Courtesy of Erin Martinez
Despite the dreary weather outside, San Diego State’s Don Powell Theatre warmed up with the sound of laughter and the feeling of love on Feb. 14.
Once again, SDSU’s School of Theater, Television and Film hosted the annual Valentine’s Day Film Festival, where six student films screened.
Each film, while very different in style, story and tone, contributed to the warm Valentine’s Day atmosphere by providing different perspectives on romance and love.
The selection of films ensured everyone in the audience would find something they liked, drawing from both recent and past student films.
The film that started the night off was “Sweet Tooth”, a stop-motion animation telling the story of a cartoon doodle come alive. The short film first premiered at the Emerging Filmmakers showcase in 2017.
“Sweet Tooth” was a close collaboration between friends, and SDSU alumni, Kelse Whitfield, Lucas Hespenheide and Marguerite Davidson. Since its premiere at SDSU, the short film has gone on to screen in 14 other film festivals in the U.S. and abroad.
“It is really cute that (‘Sweet Tooth’) is in the Valentine’s Day Film Festival because we like to call it a ‘true’ love story,” Whitfield, the film’s director, said.
The film is a playful twist on a love story, but when considering the process behind stop-motion animation, “Sweet Tooth” is a greater testament to these three friends’ love for cinema.
The opening scene alone, a stop-motion time-lapse, required a lot of work and lighting manipulation, Whitfield said.
“We had to move the light by a quarter inch every single frame, and we had to have different gels for different colors,” Whitfield said. “The five-second clip took us almost an entire day to shoot.”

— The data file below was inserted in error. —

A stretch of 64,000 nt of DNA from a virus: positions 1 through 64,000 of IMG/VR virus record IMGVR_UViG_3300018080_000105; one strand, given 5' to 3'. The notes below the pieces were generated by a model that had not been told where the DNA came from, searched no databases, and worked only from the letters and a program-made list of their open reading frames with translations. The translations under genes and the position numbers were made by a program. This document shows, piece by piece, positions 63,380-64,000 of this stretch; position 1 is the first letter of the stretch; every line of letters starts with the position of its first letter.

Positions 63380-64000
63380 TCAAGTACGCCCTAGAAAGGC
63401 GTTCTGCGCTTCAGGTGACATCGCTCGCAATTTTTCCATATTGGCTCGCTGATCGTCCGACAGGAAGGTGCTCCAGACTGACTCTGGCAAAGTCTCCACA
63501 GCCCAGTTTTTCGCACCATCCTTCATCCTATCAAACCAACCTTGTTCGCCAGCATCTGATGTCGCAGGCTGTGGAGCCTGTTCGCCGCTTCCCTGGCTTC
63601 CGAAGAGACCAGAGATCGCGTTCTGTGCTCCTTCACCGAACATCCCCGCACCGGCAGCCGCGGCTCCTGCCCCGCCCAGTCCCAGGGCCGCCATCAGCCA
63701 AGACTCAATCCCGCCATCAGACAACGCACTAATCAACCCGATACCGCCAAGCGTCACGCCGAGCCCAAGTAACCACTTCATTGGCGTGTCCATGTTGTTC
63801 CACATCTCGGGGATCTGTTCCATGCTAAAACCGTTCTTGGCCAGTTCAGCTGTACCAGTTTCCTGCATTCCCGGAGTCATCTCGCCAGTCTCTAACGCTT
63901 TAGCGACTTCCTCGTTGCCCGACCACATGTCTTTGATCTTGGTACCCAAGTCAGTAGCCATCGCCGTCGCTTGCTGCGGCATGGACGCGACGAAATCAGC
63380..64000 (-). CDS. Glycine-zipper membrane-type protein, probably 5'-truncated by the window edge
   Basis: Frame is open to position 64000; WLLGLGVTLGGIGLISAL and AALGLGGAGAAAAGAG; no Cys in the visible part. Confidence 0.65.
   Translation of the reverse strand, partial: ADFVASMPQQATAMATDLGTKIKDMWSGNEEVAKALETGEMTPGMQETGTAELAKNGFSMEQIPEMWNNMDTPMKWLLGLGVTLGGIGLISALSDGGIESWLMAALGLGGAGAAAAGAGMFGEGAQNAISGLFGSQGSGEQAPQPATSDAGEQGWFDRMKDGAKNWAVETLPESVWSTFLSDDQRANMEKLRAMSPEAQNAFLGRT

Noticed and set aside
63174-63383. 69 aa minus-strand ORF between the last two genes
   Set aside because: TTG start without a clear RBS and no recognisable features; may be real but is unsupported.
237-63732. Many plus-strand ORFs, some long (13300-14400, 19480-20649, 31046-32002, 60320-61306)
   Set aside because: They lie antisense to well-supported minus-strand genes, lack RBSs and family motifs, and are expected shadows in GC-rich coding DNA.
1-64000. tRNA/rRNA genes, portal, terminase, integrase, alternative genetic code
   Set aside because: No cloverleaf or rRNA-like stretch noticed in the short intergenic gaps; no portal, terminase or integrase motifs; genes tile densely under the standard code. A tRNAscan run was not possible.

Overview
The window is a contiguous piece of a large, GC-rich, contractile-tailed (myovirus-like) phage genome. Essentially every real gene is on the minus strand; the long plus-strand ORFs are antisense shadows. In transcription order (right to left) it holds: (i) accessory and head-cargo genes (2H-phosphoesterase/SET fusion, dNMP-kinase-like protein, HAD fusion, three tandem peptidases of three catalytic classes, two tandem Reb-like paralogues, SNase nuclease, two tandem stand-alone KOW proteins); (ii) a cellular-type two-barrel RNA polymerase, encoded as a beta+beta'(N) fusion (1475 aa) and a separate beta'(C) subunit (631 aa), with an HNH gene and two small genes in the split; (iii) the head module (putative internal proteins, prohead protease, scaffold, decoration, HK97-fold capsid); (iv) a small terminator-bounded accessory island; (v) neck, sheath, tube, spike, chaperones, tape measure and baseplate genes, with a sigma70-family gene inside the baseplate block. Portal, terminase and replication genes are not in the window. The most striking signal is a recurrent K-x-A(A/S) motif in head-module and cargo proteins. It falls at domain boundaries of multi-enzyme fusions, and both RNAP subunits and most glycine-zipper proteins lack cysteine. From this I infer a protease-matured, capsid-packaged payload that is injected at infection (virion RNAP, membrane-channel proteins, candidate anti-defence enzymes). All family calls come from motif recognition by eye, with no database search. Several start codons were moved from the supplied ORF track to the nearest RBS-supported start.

While “Sweet Tooth” was a favorite among audience members, “Alone Together,” directed by senior production major Erin Martinez, took home the audience choice award.
This short film approached the classic love story from a different angle. Martinez said she drew inspiration from her own experiences and decided to depict two people’s experiences after breaking up.
“I really wanted to focus on the idea of seeing the story from both sides,” she said.
The film achieves this through a split screen format, depicting two people’s separate but interconnected lives. This format created a unique set of challenges, Martinez said.
“It was really tricky because it was like we were making two films,” she said. “We didn’t have a lot of shots on each side of the screen, but combined, we had about 120.”
While “Alone Together” was not a film audiences would expect to see at a Valentine’s Day film festival, it was well complemented by the other films that played that night.
“Romance Is Dead” directed by Todd Jackson, uses music and singing to tell the story of someone trying to bring their lost love back to life, in the process realizing his friend was there for support all along. It put a comical spin on an issue that people unfortunately face.
“The Cactus and The Pansy,” directed by Sergio Duarte, uses clay animation to show how two people can eventually grow to love one another. While director Sean Brandt’s “A Pursuit of Falling” walks audiences through the emotional trials of trying to make a relationship work using emotive lighting and minimalist cinematography.
Whether they were musicals, dramas and comedies, all of the films screened at the Valentine’s Day Film Festival showcased a deep love for filmmaking and the art of cinema while also telling stories to which audiences could relate.
The next film festival to be hosted by the School of Theater, Television and Film will be the Spring 2019 of the Emerging Filmmakers Showcase May 15 and 16.